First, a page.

University of Ibadan, Nigeria, M.B/B.S. Medicine, 1980;
Cook County Hospital, Chicago, IL Chief Medical Resident, 1986;
The University of Chicago, Postdoc Fellow, Hematology/Oncology, 1987-1991
We are entering a new era of medicine where genetic markers are going to be used to make clinical management decisions. Our goal is to bridge the gap between basic science and clinical practice through integrated bench to bedside research. My group seeks to further our understanding of the genetic and epigenetic alterations, which characterize human cancer in a way that will eventually lead to early diagnosis, more effective treatment and prevention of cancer.
We have amassed unique resources in the Center for Clinical Cancer Genetics and continue to contribute new knowledge in clinical cancer genetics through the study of germline and somatic mutations in breast and other cancers. We have initiated studies to determine the incidence of BRCA1 and/or BRCA2 mutations among individuals from ethnically diverse high-risk families in my laboratory. We are also mapping several chromosomal regions that harbor putative tumor suppressor genes.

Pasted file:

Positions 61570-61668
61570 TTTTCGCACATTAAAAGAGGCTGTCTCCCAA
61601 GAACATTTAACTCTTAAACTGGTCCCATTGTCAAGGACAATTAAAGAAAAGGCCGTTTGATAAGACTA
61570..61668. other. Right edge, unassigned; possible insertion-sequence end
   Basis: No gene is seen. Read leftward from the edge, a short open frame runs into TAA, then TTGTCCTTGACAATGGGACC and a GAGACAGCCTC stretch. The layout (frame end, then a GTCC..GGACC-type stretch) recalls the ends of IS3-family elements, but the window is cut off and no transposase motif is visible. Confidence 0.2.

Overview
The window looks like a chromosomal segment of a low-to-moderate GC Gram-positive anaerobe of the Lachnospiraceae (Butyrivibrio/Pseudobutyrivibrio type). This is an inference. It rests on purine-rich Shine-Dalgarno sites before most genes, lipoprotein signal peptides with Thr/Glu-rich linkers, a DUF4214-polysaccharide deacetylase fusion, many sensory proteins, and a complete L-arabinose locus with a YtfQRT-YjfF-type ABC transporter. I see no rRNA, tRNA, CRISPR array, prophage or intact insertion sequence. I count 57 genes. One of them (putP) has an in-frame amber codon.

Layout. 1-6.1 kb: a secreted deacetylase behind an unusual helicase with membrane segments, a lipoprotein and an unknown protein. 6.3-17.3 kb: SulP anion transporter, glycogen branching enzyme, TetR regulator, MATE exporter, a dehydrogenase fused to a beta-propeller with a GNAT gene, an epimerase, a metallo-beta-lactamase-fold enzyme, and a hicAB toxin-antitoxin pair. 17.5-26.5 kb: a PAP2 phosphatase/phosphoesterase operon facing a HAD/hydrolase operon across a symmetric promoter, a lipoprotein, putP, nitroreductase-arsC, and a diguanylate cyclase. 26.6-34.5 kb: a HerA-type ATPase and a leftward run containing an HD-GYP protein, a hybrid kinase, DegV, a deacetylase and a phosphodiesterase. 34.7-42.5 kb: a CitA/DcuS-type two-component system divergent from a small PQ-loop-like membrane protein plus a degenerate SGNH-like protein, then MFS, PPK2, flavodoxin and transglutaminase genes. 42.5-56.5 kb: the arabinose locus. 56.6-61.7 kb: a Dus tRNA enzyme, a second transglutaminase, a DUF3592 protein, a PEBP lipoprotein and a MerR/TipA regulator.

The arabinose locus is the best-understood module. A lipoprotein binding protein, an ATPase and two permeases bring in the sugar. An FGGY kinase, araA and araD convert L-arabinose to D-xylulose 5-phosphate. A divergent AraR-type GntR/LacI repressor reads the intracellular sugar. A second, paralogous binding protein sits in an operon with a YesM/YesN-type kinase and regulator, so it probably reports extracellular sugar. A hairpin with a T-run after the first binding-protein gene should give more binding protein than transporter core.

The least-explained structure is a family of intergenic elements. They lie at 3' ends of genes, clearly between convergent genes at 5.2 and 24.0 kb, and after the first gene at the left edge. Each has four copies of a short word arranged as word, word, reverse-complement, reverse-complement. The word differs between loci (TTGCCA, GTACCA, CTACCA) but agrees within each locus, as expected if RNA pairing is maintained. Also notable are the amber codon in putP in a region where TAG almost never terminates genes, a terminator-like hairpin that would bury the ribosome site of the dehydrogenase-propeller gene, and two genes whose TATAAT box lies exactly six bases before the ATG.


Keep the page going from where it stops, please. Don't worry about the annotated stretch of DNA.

We are funded to define the mutation spectrum of BRCA mutations in women of African descent and to study the evolution of these mutations in the African Diaspora. Founder mutations in ethnic groups could have clinical value because they can be sought directly and rapidly in breast cancer patients with specific ethnic backgrounds. More importantly, these genetic-epidemiology studies will allow us to study gene-gene and gene-environment interactions and BRCA1 and BRCA2 biology. We are also investigating the conditions required for loss of heterozygosity at the BRCA1 locus. These studies will no doubt lead to an improved understanding of the biology of breast cancer that will ultimately translate into more effective therapies.